Machine Learning for Programming
Peter Norvig presented a great overview how programming could use more machine learning. He presented quite nice overview of what has been done in research and what could be possible. Generally, the presentation followed a question-answer style where he first presented the question and then try to give answer by providing additional context. I liked this format a lot. It is both easy to follow and also easy to build the solution step by step.
What is programming?
- Given a specification of a function f
- Implement f that meets the specification
What is Machine Learning?
- Given some example (x, y) pairs
- Induce f such that y=f(x) for given pairs, and generalizes well for unseen x.
Questions & Answers
Q: Can we learn functions from examples?
A: Yes, for many kinds of functions.
Q: Can we learn parts of programs from examples?
A: Yes, machine learning is the ultimate agile programming.
- 1980s: Logical Functional Languages
- 2000s: Probabilistic search rather than logical
- 2010s: Deep, LSTM: intermediate representations
- TOOWTDI languages
- Only one of “a+1” or “1+a” is allowed
- Stranger type systems
- Total functional programming: only allow recursion that probably terminates
- DSLs, such as regular expressions
Q: Can we learn entire programs from examples?
A: Yes, for short programs; no, for complex programs
Mini Lesson in ML
- Gradient Descent
- Neural Networks
- Find a function, f, to minimize error on examples, and generalization (previously unseen) erro.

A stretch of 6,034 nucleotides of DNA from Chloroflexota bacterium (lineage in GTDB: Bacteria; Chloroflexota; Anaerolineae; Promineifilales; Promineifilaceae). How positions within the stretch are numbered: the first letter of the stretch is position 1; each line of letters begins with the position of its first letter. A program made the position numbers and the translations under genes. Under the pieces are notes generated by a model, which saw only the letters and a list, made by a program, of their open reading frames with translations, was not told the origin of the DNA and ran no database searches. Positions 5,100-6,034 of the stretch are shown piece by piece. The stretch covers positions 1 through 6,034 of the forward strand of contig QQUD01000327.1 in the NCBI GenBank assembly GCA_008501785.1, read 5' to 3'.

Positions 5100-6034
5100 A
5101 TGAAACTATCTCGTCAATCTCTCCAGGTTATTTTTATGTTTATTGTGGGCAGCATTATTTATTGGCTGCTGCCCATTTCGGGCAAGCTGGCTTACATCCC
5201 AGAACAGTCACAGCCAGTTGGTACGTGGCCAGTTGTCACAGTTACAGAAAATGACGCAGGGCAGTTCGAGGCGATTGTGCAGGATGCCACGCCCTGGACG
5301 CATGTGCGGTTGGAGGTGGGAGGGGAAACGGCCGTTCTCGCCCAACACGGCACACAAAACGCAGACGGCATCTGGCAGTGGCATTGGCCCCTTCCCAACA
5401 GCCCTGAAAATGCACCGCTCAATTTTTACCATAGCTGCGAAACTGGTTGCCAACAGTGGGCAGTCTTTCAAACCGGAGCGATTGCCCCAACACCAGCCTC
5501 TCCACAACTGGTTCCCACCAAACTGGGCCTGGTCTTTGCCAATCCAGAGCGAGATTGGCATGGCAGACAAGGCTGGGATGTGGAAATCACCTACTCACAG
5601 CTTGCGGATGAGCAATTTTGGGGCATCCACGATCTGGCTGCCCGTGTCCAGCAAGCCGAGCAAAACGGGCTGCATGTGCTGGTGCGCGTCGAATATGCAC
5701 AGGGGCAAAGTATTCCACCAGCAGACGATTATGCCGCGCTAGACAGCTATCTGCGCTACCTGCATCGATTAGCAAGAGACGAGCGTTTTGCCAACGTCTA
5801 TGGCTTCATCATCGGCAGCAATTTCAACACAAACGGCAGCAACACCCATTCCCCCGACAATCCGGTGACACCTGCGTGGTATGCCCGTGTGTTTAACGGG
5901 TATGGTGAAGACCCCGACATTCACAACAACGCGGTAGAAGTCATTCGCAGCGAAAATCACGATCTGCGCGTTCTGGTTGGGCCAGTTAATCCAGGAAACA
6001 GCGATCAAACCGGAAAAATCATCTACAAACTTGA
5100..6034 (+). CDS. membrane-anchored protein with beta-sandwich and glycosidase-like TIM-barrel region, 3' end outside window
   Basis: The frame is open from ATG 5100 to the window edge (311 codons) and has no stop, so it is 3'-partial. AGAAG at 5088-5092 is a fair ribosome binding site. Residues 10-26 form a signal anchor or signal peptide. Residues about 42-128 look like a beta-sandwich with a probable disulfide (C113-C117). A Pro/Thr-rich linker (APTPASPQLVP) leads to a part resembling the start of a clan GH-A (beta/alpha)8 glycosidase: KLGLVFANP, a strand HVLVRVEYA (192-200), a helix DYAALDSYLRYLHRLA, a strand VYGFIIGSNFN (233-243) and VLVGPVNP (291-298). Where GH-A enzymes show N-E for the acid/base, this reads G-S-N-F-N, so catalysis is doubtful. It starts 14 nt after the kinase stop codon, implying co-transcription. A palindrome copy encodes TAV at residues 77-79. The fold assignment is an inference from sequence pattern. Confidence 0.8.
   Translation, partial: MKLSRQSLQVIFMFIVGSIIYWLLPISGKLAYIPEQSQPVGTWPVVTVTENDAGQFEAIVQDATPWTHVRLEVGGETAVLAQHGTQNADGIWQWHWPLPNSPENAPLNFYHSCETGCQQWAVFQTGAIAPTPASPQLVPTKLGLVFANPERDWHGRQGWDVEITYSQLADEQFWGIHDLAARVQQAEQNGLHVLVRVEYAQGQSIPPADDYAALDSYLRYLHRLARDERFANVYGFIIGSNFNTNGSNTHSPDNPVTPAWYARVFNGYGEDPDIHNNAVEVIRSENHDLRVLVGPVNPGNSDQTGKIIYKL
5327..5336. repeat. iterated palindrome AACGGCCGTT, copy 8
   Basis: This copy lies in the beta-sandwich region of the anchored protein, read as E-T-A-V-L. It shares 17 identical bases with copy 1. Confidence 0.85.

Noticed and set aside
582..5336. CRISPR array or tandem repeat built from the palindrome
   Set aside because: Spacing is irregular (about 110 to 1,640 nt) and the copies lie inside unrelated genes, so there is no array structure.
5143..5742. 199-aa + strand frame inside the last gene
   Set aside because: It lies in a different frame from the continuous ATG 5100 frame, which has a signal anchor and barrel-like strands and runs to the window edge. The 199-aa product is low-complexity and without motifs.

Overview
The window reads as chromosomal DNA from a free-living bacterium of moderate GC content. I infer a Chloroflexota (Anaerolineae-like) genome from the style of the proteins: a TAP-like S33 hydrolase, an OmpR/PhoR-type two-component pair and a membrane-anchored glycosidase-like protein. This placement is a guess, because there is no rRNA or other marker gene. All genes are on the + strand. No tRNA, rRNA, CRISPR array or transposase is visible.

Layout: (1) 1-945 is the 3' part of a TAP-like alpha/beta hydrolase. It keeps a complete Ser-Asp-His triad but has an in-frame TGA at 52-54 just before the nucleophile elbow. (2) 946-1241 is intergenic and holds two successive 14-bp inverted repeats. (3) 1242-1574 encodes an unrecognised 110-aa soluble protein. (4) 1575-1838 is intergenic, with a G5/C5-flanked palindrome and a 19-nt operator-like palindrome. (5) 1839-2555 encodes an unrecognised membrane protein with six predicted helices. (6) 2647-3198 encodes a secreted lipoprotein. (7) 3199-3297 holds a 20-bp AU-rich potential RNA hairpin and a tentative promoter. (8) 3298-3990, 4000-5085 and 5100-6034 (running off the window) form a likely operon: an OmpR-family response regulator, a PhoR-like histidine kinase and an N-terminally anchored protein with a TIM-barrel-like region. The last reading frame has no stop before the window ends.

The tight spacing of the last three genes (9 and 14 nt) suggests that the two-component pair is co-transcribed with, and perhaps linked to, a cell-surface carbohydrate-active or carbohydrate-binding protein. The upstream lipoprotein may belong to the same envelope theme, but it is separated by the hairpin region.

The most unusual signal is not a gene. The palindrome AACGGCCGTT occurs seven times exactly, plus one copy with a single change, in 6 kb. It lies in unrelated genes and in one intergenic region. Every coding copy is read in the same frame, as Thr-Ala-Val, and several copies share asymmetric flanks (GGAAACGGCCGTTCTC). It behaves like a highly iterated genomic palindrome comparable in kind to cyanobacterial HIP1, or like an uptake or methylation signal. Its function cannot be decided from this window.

- Linear regression: calculate exact answers(Gauss)
- For linear functions => minimization function is convex
- Non-linear functions => surface is more complicated
- Has nothing to do with Neural
- Sums + Products + Squashing Function (complicated function to optimize)
Q: Can we learn complex non-traditional programs from examples?
A: Not yet, maybe someday.
Q: Can we learn to optimize programs?
A: Yes, short parts.
Q: Can we learn to efficiently execute declarative programs?
A: Maybe. So far, not done via learning. Need help with languages.
Declarative Languages for AI/ML Applications
- DYNA(Jason Eisner)
- Probabilistic Context Free Parser
- A single word is a phrase(given an appropriate grammar rule)
- phrase(X, I, J) += rewrite(X, W) * word(W, I, J)
- Probabilistic(Relational Languages: any variables can be input or output)
Q: Can we learn an interpreter?
A: Partly, that is not the point.
Q: Can we learn a user’s language?
A: Interesting idea, but so far done by hand.
Q: Can we learn tutoring feedback from examples?
A: Yes! Works better as a human/machine partnership.